Just like the Great British Bake Off technical challenge, historic soul cake recipes sometimes only give a bare outline! This early recipe comes from Oxfordshire; it survives in a household book compiled by Lady Elinor Fettiplace around 1604. It involves ‘ale barm’ (a fermenting agent, ale froth), and sack (dry white wine from Spain, possibly sherry):
Take flower & sugar & nutmeg & cloves & mace & sweet butter & sack & a little ale barm, beat your spice & put in your butter & your sack, cold, then work it well all together & make it in little cakes & so bake them, if you will you may put in some saffron into them or fruit.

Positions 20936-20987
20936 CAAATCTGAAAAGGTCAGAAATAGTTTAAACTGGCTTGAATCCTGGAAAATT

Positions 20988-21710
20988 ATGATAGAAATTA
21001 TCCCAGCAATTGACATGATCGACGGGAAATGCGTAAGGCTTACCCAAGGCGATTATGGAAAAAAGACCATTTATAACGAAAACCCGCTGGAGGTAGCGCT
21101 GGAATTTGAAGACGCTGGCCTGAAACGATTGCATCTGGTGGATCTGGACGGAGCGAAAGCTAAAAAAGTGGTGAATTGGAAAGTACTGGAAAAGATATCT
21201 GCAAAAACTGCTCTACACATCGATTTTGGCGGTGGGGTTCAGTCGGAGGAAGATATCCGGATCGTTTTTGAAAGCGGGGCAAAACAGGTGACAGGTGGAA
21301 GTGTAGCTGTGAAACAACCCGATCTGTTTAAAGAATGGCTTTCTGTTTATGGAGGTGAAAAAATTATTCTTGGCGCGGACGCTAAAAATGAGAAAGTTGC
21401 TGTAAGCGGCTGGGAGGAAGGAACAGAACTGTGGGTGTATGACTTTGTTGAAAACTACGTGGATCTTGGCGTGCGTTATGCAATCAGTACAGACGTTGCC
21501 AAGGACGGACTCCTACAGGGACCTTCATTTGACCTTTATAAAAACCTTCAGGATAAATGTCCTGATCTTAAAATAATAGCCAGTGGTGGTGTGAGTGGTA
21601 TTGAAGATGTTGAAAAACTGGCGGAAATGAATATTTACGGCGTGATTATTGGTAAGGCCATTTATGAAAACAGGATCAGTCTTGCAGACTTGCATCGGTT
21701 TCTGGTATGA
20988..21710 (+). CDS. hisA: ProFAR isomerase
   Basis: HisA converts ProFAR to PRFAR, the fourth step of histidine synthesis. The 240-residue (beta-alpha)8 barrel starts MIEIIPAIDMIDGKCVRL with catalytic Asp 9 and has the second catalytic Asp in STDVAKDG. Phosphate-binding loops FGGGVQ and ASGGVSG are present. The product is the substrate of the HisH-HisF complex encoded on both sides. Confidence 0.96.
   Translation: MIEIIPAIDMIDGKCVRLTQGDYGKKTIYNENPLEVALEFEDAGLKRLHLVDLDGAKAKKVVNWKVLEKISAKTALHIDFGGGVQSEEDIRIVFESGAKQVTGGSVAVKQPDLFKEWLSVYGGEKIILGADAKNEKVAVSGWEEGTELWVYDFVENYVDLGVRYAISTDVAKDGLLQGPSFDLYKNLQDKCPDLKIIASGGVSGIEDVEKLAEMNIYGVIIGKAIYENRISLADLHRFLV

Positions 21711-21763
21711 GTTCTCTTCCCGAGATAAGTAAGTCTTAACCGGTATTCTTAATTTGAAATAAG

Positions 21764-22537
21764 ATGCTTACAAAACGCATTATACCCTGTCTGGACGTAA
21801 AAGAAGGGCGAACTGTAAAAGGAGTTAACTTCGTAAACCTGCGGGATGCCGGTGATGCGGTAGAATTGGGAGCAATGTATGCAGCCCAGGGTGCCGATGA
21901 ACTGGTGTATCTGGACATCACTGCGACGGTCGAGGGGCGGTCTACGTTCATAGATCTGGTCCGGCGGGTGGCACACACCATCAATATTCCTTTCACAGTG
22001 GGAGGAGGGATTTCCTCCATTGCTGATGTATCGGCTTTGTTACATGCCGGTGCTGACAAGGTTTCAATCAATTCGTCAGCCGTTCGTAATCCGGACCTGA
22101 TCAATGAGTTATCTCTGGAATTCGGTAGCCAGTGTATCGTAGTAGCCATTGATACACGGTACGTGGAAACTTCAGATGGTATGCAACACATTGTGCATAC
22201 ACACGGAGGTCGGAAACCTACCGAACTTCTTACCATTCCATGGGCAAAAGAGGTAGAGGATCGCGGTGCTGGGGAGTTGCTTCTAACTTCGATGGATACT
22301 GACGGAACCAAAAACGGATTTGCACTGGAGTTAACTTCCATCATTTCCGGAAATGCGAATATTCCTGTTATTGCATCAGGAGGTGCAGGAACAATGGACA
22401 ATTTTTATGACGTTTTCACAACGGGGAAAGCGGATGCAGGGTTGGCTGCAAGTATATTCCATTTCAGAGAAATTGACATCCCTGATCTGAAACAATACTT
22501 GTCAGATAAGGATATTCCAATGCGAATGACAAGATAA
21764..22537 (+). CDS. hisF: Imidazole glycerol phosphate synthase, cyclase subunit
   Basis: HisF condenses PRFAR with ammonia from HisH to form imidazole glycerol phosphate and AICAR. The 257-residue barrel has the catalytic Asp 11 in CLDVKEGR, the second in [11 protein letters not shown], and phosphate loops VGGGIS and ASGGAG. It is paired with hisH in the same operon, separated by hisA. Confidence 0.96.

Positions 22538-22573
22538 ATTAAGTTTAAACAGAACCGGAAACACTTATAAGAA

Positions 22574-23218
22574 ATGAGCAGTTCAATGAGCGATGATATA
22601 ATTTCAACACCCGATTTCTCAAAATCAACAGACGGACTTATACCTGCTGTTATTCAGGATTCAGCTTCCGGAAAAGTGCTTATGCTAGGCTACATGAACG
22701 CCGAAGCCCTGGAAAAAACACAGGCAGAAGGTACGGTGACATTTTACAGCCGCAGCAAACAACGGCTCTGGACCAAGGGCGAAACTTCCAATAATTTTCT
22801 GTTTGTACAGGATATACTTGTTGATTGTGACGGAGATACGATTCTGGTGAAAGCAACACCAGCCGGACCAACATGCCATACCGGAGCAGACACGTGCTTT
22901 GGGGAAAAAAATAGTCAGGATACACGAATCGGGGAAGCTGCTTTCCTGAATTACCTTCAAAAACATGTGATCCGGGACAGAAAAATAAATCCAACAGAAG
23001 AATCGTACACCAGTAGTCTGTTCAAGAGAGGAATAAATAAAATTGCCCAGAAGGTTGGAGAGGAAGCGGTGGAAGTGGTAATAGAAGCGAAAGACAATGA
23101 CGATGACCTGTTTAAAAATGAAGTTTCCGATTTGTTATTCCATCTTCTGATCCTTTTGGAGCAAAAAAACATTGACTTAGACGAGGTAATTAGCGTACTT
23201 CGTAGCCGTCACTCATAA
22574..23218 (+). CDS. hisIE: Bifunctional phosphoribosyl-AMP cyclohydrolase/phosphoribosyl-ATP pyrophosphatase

With no weights or measures for the ingredients, or instructions for baking, it’s not clear whether this should rise like a bun or bake like a shortbread. Can you experiment and share what you think it should be like (or what can go wrong)?
Once you’ve mastered this, have a go at inventing your own ‘soul stopper‘ – a new creation that reflects County Durham in particular.
Share Your Bakes
By testing this recipe you’ll be adding to our understanding of what soul cakes might originally have been like. Share your impressions and picture via the form below, or you can email researcher Barbara Ravelhofer (firstname.lastname@example.org). Tweet via #SoulCakeBake